A study conducted on cannabis-based products sold in Portugal has revealed “significant discrepancies” between the claims made on their labels and their actual cannabinoid compositions, with some containing higher concentrations of CBD than advertised and raising concerns for consumer safety.

Cannabis-based products are becoming more widely available in stores and online, with cannabinoids like THC and CBD thought to have therapeutic effects. Yet the researchers caution that the extent to which these products undergo rigorous control to determine their cannabinoid concentration is still unknown – and they believe that the cannabinoid content listed on a product’s label is “often” inaccurate, which can lead to such worst-case scenarios as road or occupational accidents if taken incorrectly.

As such, the study investigated six beverages – three beers, two iced teas, and one carbonated beverage – six herbal samples, ten oils, and nine semi-solid cosmetic products sold in pharmacies and street shops in Portugal. Citing a fully validated method of high-performance liquid chromatography and a diode array detector, the researchers say that most of the products sampled contained lower concentrations of cannabinoids than the label suggested, with little on-pack information present to begin with.

None of the sampled beverages contained detectable cannabinoids, for example, despite the word ‘cannabis’ appearing repeatedly on their labels.

On the other hand, a difference was noticed between the cannabinoid compositions listed on the labels of some products and their actual CBD concentrations. One oil sample was said on its label to contain 5% CBD, 5% CBG, and 0% CBN; yet it was found to contain 7.50%, 5.80%, and 0.06%, respectively. Another only mentioned the presence of CBD on its label, but testing revealed that it constituted 0.07% THCA-A.

“These inconsistencies raise serious concerns regarding consumer safety and informed decision-making,” the researchers state. “Moreover, our findings underscore the need for stringent regulation and standardized testing protocols to ensure the accuracy and safety of cannabis-based products.”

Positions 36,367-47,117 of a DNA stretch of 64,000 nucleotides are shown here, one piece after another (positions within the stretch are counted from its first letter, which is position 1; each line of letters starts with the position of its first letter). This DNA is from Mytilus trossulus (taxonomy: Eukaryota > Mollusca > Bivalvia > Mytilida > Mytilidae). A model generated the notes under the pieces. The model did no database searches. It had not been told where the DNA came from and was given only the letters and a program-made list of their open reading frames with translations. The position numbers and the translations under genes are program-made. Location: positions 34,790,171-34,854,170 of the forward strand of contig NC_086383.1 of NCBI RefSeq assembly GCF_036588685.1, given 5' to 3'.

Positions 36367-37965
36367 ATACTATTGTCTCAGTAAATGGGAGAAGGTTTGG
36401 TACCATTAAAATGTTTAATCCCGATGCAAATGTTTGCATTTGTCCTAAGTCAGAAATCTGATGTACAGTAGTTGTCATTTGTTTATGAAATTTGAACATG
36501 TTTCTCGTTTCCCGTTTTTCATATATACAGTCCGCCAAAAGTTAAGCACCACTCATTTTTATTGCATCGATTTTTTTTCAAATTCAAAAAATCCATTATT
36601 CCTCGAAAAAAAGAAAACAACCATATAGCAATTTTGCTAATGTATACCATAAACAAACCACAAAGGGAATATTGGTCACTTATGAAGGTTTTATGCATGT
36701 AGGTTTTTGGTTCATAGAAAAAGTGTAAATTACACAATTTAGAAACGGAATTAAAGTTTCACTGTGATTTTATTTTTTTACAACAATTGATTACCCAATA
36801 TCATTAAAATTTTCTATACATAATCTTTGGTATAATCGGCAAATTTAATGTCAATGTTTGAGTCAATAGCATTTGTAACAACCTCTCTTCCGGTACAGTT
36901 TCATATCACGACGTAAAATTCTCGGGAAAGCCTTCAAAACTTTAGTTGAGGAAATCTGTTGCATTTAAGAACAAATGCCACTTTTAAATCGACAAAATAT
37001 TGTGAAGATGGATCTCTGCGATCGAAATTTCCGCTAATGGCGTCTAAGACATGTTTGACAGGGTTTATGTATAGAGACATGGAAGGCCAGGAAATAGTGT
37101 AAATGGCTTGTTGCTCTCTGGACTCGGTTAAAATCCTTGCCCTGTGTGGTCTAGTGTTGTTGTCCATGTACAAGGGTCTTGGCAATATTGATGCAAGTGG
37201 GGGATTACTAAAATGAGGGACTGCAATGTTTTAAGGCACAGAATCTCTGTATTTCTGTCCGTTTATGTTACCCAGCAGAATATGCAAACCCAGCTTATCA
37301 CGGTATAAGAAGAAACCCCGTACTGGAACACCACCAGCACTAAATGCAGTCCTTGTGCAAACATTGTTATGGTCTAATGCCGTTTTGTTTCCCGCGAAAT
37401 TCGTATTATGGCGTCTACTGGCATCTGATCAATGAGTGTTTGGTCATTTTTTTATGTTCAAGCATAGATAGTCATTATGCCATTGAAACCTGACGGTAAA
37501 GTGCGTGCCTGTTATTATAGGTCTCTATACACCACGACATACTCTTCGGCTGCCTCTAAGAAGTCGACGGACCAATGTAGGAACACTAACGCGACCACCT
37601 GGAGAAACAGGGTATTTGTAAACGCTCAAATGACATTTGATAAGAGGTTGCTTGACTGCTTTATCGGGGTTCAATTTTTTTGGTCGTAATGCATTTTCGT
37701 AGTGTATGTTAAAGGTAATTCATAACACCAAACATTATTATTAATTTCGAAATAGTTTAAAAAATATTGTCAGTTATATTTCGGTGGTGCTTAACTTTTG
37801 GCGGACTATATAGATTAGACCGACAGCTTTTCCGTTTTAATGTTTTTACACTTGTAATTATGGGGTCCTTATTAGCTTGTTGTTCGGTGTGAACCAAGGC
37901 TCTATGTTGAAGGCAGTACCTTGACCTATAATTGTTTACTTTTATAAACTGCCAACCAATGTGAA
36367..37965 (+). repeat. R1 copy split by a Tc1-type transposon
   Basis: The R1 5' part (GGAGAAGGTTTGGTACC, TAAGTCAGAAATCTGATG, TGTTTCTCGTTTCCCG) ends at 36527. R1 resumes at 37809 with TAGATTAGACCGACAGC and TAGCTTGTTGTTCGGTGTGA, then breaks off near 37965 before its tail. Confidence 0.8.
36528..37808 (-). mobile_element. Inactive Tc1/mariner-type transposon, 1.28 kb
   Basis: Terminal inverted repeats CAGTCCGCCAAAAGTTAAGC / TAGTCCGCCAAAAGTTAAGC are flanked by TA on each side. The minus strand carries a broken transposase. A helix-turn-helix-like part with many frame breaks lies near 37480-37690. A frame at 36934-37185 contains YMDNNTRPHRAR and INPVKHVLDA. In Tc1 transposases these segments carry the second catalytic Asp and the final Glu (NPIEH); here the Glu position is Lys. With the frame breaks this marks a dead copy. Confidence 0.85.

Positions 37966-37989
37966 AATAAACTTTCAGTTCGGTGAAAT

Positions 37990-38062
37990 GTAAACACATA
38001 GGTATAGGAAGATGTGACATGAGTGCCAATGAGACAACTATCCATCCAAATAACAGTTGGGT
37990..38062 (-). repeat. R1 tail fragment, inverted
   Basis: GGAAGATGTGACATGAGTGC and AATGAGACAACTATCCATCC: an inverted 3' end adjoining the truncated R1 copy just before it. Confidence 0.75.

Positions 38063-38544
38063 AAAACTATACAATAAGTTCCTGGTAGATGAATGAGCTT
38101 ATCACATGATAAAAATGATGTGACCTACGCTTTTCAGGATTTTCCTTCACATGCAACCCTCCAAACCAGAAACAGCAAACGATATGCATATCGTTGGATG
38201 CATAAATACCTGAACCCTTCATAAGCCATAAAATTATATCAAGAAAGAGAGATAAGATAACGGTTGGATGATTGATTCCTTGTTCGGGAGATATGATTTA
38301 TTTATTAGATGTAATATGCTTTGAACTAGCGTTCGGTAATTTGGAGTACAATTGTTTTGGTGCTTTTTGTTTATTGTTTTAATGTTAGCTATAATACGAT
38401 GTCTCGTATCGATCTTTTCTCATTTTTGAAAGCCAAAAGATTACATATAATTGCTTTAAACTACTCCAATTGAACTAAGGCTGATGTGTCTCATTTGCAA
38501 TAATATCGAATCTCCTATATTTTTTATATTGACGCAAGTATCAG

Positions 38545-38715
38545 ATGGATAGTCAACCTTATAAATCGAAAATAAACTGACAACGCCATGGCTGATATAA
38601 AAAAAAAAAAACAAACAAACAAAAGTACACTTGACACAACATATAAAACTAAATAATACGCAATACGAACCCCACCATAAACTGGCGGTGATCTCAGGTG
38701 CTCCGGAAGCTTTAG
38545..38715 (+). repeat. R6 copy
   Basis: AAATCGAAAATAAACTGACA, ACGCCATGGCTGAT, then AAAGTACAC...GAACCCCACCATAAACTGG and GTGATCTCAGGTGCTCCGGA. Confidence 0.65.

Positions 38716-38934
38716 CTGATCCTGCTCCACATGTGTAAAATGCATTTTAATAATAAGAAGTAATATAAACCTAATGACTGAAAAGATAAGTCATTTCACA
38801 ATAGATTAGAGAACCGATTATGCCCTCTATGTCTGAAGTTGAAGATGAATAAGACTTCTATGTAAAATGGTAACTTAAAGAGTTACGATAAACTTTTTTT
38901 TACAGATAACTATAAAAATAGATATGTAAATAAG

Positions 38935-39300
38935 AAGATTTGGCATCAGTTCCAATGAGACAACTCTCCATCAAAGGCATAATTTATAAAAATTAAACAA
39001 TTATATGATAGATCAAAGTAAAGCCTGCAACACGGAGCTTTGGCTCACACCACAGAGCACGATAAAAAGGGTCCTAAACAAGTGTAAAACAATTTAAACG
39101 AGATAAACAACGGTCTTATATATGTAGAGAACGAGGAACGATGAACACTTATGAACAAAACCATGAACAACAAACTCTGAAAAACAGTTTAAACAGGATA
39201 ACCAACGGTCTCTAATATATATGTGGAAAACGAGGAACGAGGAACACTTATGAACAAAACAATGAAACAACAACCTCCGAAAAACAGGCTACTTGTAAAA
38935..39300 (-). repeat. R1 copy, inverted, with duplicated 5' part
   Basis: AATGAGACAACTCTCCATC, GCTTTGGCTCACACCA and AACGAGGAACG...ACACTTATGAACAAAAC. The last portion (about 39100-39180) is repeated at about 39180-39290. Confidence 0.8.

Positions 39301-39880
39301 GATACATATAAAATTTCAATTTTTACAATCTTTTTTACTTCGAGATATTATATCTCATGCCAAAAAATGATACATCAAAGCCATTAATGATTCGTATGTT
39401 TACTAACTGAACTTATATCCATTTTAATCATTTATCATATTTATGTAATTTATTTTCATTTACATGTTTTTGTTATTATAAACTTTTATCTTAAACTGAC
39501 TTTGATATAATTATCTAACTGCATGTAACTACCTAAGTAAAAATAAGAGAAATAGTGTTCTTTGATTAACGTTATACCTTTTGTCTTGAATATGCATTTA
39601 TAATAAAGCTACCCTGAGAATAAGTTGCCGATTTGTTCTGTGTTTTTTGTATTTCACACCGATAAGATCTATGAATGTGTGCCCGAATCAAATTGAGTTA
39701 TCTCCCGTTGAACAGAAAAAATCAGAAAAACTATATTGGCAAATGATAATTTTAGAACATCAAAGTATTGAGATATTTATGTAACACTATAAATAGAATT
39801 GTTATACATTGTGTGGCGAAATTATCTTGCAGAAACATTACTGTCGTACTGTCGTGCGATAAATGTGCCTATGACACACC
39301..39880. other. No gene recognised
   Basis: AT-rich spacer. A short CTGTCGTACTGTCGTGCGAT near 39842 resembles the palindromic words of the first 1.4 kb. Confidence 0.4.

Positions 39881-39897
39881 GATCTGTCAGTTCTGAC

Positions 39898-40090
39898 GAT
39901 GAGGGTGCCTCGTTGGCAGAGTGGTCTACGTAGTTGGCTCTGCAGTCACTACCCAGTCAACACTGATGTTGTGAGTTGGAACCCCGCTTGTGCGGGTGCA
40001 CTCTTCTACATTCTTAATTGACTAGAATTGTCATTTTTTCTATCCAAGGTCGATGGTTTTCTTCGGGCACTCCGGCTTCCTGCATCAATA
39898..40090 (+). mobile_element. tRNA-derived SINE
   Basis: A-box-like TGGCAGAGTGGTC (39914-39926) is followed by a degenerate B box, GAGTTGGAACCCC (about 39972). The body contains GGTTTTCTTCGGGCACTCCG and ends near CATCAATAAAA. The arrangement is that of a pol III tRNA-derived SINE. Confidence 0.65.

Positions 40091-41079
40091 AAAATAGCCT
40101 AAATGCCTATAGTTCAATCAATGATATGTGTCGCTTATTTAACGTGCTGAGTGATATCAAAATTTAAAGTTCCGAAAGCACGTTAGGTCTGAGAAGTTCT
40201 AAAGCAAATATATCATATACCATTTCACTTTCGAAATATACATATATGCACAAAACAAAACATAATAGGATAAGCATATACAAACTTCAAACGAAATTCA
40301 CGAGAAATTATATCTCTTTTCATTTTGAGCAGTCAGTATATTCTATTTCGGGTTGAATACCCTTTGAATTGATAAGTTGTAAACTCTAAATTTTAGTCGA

Currently, Portuguese law permits pharmaceuticals, preparations, and other cannabis-based substances like Sativex mouth sprays “as long as they obey guidelines and prerequisites associated with the cultivation process, preparation, and introduction into the marketplace”. Nevertheless, control measures vary between countries as the use of cannabis in medicinal practice becomes more popular.

In similar news, GS1 recently cautioned that mislabelled or unclear food packaging has caused 56% of consumers with food allergies to suffer an allergic reaction. It suggests the use of next-generation barcodes as a means of instantly updating important product information.

We also spoke to Geoffrey Tarret, software solutions sales engineer at Markem-Imaje, about the EU-wide wine labelling rules that came into force in December 2023; these require all wines made or sold in the EU to have all their ingredients and nutritional information listed on the bottle. He also advocated for the adoption of advanced product coding technology amongst winemakers and labellers, believing they would become “better placed to meet the regulatory requirements of the future”.

If you liked this story, you might also enjoy: 

How are the top brands progressing on packaging sustainability? 

Sustainable Innovation Report 2024: Current trends and future priorities 

Reuse vs. single use – which is better for the environment? 

The ultimate guide to global plastic sustainability regulation